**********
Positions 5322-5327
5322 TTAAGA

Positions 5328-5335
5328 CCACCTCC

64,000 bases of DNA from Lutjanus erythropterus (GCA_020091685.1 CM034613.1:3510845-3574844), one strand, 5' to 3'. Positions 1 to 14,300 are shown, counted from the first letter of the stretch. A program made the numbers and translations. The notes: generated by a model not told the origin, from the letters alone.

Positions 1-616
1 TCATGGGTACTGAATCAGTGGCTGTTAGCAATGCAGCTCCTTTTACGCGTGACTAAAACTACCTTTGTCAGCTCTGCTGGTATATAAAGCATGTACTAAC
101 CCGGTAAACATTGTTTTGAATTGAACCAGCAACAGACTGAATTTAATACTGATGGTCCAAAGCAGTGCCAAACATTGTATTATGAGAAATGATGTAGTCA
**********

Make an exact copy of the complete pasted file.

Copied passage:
Positions 5322-5327
5322 TTAAGA

Positions 5328-5335
5328 CCACCTCC

64,000 bases of DNA from Lutjanus erythropterus (GCA_020091685.1 CM034613.1:3510845-3574844), one strand, 5' to 3'. Positions 1 to 14,300 are shown, counted from the first letter of the stretch. A program made the numbers and translations. The notes: generated by a model not told the origin, from the letters alone.

Positions 1-616
1 TCATGGGTACTGAATCAGTGGCTGTTAGCAATGCAGCTCCTTTTACGCGTGACTAAAACTACCTTTGTCAGCTCTGCTGGTATATAAAGCATGTACTAAC
101 CCGGTAAACATTGTTTTGAATTGAACCAGCAACAGACTGAATTTAATACTGATGGTCCAAAGCAGTGCCAAACATTGTATTATGAGAAATGATGTAGTCA